The importance of ESG – the data behind the decisions: Part 1​

The importance of ESG – the data behind the decisions: Part 1​

What is Environmental, Social and Governance (ESG)?

 

The built environment is responsible for 40% of all carbon emissions in the UK, and it has a major impact on the quality of people’s lives from day to day. Due to this, an increasing focus has been placed on improving the sector and creating buildings that can play a positive role in our collective future.

More businesses than

More businesses than ever before are determined to make progress with regards to sustainability in all aspects, and Environment, Social and Governance (ESG) is the main way that this is expressed. For this reason, all building owners and developers should be aware of the term and what it means for them.

In particular, businesses are becoming increasingly aware of the importance of data with regards to making a success of ESG. Put simply, without embracing technology and data-led approaches, it will not be possible to achieve Net Zero Carbon buildings and meet other ESG responsibilities – and businesses who do not meet their responsibilities and take ESG seriously will find it is to their detriment in the long term.

In this series of articles, we will explore ESG and what it means for you – examining what makes a successful ESG strategy and how a technology- and data-led approach is the key to meeting your responsibilities in a way that is good for the environment and will save you money.

Other articles in this series will include:

So, what is ESG? It is at heart a framework for considering the environmental, social and governance aspects of a business alongside the financial ones – thereby altering the focus of a business and making it more sustainable in the long term.

This can make it tough to answer the question of how to create an effective ESG strategy. Different approaches are necessary – but the upside is that means there are many different pathways to creating and implementing an effective ESG strategy.

To give one example, The European Federation of Financial Analysts Societies (EFFAS) has defined topical areas for the reporting of ESG issues for use in financial analysis of corporate performance:

  • Energy efficiency
  • GHG emissions
  • Staff turnover
  • Training and qualification
  • Maturity of workforce
  • Absenteeism rate
  • Litigation risks
  • Corruption
  • Revenues from new products

That is a huge number of potential angles a company can go down to improve its ESG standards – so many in fact, that it is likely a lot of companies will not be able to handle all of them. In this case, it may be worth focusing your strategy on a handful of them and make significant improvements there.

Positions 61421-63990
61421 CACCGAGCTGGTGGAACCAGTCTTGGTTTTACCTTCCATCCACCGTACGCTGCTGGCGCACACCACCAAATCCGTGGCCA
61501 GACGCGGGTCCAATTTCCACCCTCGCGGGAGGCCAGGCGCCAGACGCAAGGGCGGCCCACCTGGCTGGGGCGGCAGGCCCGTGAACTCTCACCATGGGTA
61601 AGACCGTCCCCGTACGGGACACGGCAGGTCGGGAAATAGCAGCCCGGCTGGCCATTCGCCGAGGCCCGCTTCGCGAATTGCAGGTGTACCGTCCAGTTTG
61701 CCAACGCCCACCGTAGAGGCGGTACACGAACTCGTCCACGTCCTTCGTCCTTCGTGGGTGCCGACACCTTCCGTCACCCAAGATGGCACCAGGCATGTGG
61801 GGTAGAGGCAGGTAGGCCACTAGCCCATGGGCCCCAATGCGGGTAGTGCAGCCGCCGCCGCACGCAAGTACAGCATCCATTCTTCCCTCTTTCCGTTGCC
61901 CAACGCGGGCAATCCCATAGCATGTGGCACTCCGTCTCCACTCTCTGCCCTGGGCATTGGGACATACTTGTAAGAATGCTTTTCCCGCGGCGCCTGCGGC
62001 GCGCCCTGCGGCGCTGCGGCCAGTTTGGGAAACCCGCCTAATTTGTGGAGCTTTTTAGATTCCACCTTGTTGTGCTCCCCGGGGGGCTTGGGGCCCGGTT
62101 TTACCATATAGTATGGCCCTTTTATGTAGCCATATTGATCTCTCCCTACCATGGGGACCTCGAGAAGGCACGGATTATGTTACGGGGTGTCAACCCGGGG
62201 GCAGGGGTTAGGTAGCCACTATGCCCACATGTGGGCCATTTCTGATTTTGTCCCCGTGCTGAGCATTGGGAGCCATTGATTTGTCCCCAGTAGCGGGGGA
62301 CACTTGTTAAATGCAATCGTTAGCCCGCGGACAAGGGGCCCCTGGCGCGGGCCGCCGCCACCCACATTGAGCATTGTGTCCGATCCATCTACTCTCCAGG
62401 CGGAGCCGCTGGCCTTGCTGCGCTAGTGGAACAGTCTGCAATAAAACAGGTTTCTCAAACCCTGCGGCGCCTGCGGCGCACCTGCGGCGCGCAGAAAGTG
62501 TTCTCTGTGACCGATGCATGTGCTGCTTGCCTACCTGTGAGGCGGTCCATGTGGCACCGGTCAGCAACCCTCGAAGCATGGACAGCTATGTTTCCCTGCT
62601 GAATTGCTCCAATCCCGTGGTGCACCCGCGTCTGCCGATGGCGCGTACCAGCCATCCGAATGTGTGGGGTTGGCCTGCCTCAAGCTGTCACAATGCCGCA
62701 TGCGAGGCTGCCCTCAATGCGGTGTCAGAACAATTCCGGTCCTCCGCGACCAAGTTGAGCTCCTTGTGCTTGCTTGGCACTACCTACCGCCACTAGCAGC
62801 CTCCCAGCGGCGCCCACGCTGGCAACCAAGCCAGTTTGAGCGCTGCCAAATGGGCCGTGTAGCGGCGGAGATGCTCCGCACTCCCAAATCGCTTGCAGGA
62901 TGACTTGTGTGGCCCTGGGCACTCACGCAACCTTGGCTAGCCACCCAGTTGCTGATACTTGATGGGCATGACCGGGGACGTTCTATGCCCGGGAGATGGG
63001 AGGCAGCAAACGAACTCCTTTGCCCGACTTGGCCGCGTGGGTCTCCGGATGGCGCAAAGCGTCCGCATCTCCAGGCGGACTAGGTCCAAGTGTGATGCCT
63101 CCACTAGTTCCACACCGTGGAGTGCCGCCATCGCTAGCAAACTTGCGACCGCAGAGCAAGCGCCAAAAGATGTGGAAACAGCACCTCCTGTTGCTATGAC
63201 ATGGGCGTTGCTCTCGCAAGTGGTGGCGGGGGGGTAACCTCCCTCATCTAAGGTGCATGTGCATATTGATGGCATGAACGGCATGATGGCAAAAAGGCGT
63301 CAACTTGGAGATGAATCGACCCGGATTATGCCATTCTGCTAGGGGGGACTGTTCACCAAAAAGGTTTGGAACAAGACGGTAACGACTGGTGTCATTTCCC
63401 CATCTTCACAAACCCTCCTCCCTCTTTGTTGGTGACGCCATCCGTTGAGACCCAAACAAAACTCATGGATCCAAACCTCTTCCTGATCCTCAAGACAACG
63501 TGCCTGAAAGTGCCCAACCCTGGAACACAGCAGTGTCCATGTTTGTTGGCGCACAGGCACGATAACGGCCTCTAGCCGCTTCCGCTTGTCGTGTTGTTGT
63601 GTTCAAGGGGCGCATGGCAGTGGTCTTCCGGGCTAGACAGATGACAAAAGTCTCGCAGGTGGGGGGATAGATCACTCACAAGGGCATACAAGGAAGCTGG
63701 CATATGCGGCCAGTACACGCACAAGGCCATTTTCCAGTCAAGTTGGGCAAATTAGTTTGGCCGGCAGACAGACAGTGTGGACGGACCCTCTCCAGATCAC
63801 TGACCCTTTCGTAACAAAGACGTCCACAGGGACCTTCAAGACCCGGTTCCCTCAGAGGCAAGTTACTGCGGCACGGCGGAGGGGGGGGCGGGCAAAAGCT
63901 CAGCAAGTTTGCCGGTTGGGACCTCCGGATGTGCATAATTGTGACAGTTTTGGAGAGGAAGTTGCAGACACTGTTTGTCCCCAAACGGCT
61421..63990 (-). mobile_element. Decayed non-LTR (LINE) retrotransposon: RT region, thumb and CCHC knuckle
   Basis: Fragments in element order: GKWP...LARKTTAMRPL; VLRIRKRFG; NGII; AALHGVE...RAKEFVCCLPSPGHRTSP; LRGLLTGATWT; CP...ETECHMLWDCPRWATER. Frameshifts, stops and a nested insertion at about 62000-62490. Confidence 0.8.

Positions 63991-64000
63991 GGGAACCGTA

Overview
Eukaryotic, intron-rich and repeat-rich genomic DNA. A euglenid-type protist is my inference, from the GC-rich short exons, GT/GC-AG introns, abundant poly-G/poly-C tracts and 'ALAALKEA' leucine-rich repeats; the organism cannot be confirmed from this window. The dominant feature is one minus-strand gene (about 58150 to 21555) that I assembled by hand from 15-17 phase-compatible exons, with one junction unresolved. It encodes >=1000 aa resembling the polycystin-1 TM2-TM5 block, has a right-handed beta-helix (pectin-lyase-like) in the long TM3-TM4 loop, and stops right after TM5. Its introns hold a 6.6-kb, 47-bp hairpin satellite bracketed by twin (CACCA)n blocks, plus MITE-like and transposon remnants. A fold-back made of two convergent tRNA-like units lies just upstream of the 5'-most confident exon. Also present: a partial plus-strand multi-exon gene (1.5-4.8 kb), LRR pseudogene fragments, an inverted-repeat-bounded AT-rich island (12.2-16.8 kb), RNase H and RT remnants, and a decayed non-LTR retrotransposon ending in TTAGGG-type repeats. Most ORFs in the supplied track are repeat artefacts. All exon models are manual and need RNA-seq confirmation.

By way of illustration, take energy efficiency. This is an area where almost all companies, especially those who have built environment portfolios, can make substantial improvements – and this is in fact required to in order to meet Net Zero Carbon goals. The UK as a whole has committed to become Net Zero Carbon by 2050, and cities such as Manchester have brought their own goal forward to 2038.

Buildings use a huge amount of energy, much of which is wasted through inefficiency. It was estimated at a recent government event held in Manchester – Power to the People: Enabling a Smart Energy Transition – that even during Covid shutdowns when office buildings were largely empty, they were still using up to 80% of their normal electricity.

That is just one example of energy inefficiency in the built environment, but you don’t have to look very hard to find dozens more. The reason this happens is that very few building owners have any idea about the amount of energy their buildings use, how they use it and how the wastage could be reduced. This knowledge gap, that essentially turns buildings into a kind of black box, is due to a deficit in technology – and any ESG strategy that looks to reduce energy waste in buildings needs to incorporate technology to monitor usage, gather the data and act on it intelligently.

Developing an ESG strategy is important, but even more so is working out exactly how you are going to put that plan into action. By taking a technology-based approach, you can meet your ESG strategy goals and meet your environmental responsibilities.

To learn more about how IBG can help you, get in touch with our team today by clicking here.

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